One segment of the luxury property market does not appeal to younger buyers or those who do not understand the appeal of a “trophy ranch”:
Decades ago, a generation of America’s wealthiest, raised on television shows like “Howdy Doody” and “The Lone Ranger,” headed west with dreams of owning some of the country’s most prestigious ranches. Now, as those John Wayne- loving baby boomers age out of the lifestyle or die, they or their children are looking to sell those trophy properties…
Jeff Buerger, a local ranch broker with Hall & Hall in Colorado, said there are more large trophy ranches on the market right now than he can recall in his nearly three decades in the business. There are about 20 ranches priced at over $20 million on the market in the state, according to a Wall Street Journal analysis of listings…
Unlike other sectors of the U.S. high-end real-estate market, ranches can’t fall back on international purchasers. Broker Tim Murphy said there is virtually no demand for ranches from international buyers, many of whom “don’t get it.”…
“The last wave of buyers was the baby boomers who fell in love with John Wayne and wanted that experience for themselves,” Mr. Buerger said. “Today, it’s more about conservation. You’re starting to hear more landowners talking about wildlife habitat enhancement and ecological work.” Other targeted groups include wealthy families from the East Coast or Silicon Valley.
I would guess this is not just about baby boomers: it is about broader conceptions of what is the ideal property if someone came into significant money. The implication in the story above is that media, particularly John Wayne films, created a desire for these locations. Presumably, other media depictions would fuel desires for other properties. Depending on the tastes and background of buyers, this could range from:
1. Pricey downtown condos or penthouses in the middle of urban action (whether in well-established wealthy neighborhoods or in up-and-coming places).
2. Suburban McMansions that offer a lot of space and unique architecture.
3. Traditional mansions with sprawling homes whose size and design imply old money (in contrast to the flashy yet flawed McMansions).
4. Impressive vacation homes right on desirable beaches.
Perhaps the trick of any of these is to try to ensure that there are future buyers for your property. If demand drops, your hot high-status property may not hold up as a desirable location for the long-term.
In the homes in which I have lived, I have always had relatively easy access to highways. A short ten to fifteen minute drive is all it would take to get to a major highway and, barring traffic, an additional thirty minutes could take us to a major airport, downtown, or out of the metropolitan area.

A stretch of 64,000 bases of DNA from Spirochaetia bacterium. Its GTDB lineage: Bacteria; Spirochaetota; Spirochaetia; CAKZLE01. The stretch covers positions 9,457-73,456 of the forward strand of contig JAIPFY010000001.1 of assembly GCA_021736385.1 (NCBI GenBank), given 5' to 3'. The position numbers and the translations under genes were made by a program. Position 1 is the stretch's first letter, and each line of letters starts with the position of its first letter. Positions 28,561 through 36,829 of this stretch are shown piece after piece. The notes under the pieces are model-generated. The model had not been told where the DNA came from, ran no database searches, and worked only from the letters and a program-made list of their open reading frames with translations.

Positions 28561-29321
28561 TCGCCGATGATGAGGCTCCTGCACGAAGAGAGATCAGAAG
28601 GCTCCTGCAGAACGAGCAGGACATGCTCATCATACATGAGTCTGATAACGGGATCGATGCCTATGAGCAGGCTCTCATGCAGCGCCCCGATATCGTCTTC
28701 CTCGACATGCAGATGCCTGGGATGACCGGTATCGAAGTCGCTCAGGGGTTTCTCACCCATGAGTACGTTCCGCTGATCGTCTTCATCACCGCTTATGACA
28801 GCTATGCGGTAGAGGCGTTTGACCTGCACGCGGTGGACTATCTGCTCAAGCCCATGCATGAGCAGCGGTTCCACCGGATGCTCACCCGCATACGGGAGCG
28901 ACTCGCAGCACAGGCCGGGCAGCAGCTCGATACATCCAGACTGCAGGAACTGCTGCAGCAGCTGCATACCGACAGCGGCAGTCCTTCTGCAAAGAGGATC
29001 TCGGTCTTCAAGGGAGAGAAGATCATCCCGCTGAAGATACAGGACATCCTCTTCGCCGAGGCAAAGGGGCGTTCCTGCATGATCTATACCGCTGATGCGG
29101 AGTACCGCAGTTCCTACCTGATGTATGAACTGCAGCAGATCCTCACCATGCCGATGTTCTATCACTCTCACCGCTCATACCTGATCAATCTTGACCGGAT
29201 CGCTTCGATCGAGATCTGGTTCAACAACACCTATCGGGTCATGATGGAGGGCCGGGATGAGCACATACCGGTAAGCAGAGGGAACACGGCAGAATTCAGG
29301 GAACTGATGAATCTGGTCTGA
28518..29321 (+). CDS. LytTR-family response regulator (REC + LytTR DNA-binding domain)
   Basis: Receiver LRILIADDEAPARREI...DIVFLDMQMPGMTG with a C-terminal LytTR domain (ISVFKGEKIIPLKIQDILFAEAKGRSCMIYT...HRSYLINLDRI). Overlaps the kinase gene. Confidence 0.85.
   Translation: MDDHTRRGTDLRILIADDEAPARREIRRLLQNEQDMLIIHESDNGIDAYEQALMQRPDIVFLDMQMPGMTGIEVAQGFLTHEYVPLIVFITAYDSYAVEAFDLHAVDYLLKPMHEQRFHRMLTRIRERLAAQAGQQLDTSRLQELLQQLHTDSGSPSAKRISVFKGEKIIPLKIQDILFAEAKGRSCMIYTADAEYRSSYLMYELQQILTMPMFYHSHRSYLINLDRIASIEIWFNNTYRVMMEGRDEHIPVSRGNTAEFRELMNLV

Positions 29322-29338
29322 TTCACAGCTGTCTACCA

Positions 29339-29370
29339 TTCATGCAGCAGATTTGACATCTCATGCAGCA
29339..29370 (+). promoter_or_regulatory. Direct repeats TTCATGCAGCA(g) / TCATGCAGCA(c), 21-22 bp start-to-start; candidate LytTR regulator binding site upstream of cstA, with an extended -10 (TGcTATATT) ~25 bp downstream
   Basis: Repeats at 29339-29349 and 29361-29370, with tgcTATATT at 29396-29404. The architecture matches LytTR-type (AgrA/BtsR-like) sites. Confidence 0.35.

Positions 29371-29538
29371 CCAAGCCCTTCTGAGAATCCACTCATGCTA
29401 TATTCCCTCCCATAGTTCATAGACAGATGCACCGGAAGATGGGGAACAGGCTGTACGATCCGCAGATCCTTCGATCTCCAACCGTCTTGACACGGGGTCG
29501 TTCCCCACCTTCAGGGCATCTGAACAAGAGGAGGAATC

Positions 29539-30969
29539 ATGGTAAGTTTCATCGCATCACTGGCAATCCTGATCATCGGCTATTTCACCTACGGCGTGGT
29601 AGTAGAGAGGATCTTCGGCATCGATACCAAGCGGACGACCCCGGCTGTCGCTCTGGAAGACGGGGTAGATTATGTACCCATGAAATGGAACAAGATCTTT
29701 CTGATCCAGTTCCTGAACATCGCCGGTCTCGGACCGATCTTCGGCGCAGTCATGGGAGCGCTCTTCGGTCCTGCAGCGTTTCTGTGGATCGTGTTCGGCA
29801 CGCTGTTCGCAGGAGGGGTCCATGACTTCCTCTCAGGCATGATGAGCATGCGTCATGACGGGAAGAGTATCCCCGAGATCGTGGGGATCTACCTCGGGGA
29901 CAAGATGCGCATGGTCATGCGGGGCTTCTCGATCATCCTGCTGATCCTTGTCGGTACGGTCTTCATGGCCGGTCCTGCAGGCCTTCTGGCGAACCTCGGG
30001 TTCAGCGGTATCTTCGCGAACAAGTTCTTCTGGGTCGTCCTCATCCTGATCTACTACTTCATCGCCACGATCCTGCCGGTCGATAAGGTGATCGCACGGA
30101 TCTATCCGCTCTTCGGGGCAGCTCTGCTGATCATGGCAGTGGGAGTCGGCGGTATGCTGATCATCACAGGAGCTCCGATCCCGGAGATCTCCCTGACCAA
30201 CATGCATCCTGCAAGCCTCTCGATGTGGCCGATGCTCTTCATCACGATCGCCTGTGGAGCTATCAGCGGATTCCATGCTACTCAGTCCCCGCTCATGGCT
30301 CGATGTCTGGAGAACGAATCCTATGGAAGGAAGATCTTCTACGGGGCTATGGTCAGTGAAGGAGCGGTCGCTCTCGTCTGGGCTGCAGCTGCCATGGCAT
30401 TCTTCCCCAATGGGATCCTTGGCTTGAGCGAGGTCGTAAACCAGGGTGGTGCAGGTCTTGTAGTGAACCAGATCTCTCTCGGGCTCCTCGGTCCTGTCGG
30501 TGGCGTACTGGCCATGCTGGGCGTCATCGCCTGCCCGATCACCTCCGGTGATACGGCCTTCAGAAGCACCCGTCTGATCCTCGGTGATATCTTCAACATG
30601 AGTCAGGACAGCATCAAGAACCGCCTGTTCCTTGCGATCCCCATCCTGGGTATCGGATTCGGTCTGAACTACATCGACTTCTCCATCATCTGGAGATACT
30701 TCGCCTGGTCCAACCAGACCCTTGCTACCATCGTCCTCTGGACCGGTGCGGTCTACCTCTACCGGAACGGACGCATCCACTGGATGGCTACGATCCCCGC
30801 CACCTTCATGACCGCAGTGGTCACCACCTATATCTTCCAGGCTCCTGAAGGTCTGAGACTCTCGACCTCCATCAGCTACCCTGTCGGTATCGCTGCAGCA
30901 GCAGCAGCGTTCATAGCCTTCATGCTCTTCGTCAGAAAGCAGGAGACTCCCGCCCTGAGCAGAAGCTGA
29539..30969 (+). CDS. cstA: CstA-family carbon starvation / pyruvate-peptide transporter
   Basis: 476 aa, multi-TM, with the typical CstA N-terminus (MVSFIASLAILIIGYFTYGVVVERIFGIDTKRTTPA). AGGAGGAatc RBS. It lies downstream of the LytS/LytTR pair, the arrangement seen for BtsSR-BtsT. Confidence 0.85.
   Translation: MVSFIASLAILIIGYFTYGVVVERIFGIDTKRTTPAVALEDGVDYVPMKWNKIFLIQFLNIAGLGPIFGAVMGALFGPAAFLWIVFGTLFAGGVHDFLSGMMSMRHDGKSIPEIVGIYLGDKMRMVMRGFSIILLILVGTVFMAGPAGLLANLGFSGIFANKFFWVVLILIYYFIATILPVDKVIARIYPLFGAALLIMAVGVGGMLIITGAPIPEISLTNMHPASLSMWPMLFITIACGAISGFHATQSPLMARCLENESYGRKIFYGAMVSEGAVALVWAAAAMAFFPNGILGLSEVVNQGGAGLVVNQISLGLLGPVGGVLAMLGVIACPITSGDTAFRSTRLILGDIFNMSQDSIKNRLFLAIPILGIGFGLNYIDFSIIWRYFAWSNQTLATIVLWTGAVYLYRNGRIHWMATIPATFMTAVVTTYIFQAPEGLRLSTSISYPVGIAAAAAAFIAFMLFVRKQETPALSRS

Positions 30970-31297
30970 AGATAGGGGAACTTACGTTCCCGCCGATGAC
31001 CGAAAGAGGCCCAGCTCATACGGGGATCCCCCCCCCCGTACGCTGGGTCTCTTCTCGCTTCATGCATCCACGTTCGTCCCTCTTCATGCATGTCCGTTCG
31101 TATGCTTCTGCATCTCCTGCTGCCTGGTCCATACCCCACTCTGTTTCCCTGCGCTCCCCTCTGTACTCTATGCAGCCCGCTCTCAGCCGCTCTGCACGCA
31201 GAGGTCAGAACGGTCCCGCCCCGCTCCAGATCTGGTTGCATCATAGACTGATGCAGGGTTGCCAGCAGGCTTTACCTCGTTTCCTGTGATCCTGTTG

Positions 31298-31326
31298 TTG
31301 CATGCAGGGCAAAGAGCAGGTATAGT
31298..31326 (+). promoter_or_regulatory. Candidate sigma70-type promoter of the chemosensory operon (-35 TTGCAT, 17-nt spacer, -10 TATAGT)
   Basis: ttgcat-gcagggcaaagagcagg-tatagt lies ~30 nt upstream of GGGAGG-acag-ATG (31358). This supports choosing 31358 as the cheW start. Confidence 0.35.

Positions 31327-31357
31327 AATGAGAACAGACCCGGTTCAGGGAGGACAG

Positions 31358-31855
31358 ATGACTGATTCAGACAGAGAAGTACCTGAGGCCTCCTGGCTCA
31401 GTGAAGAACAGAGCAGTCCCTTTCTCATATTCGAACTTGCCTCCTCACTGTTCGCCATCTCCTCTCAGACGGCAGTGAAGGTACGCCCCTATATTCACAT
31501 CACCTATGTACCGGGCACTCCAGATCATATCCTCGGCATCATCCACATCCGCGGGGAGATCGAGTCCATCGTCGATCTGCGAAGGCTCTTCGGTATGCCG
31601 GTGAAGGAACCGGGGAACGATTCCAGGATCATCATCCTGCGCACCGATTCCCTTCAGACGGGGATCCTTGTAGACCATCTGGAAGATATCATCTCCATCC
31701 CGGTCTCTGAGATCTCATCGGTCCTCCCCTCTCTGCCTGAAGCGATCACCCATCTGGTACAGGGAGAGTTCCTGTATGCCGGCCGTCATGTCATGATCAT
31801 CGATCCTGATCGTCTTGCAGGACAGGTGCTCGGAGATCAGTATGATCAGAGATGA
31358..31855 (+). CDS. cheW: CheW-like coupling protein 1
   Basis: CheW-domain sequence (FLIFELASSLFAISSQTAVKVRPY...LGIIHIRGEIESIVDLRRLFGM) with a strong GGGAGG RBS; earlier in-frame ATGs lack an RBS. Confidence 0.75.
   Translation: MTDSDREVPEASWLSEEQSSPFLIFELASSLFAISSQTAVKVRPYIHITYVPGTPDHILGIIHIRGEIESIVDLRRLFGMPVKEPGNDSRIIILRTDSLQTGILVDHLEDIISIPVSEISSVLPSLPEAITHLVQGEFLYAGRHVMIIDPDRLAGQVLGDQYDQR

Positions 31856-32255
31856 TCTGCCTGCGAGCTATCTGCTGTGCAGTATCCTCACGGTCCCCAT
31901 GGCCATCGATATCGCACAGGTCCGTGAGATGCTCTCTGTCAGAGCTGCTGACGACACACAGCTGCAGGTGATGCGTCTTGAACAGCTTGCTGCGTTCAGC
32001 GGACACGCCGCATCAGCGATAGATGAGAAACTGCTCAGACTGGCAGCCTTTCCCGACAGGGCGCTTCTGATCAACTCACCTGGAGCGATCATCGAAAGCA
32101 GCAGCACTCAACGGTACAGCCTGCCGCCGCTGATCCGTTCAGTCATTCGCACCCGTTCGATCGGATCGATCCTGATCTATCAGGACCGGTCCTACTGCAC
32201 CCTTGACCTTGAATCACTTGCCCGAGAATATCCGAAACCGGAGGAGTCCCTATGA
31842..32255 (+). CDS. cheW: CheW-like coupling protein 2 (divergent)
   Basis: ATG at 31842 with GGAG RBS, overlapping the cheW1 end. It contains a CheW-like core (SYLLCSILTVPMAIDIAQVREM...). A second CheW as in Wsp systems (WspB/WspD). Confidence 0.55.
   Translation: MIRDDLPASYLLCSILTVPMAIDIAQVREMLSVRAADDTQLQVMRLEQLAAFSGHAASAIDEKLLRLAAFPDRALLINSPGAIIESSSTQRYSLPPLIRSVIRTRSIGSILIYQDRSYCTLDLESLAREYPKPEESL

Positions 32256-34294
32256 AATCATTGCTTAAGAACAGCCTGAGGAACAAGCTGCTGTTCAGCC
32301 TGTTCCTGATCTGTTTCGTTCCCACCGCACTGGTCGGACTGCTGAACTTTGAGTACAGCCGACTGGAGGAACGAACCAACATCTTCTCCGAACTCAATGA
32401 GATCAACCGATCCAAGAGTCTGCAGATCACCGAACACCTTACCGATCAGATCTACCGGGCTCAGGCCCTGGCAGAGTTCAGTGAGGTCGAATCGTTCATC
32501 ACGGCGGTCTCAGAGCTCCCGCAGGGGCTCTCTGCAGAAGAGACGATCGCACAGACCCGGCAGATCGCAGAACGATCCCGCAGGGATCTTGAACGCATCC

On one hand, this is a major convenience. Metropolitan regions have areas that are closer or further away to transportation options. In the Chicago region which features a hub and spoke model of transportation (particularly the railroads but also the highways past I-355), living further out from the city means residents could be located further away from major roads. Trips get longer when it takes more time to get on the faster roads.
Additionally, we get the benefit of living near the highway without the negative externalities of being too close. We do not hear the highway. We do not live near the businesses that tend to collect at a highway exist (gas stations, fast food restaurants, etc.). The lights along the highways and exits are beyond our sight.
One way to see these advantages at play is in real estate listings. In the Chicago region, locations near major highways (and rail lines), tend to have this listed in the property description. Of course, some properties may be too close and this can detract from the home and property. These properties can still sell – they may still be in desirable locations and be nice residences – but that road noise can detract from the private experience many suburbanites desire. In our last housing search, we saw a number of homes within hearing distance of highways and this is not something we wanted.
In watching a recent episode of House Hunters on HGTV, I was treated to brief scenes of the couple using Zillow:
-I know this is how people shop for houses today. I have done it myself.
-I would guess this means HGTV and Zillow are working together on the show in some capacity. (See a similar clip on ispotTV.)
-House Hunters tries (!) to show what looking at houses might look like.
Even though the scene was brief, I found it odd. It either seemed like obvious product placement (use Zillow rather than Redfin or MLS or other options!), uninteresting storytelling (watch people look at a screen!), or signaled some major change. As the couple then moved to driving around by themselves and looking at houses, I thought for a short moment that they would not even need a realtor: they had found listings online, arranged their own details, and would tour on their own. (Alas, the realtor just met them at the first house tour.)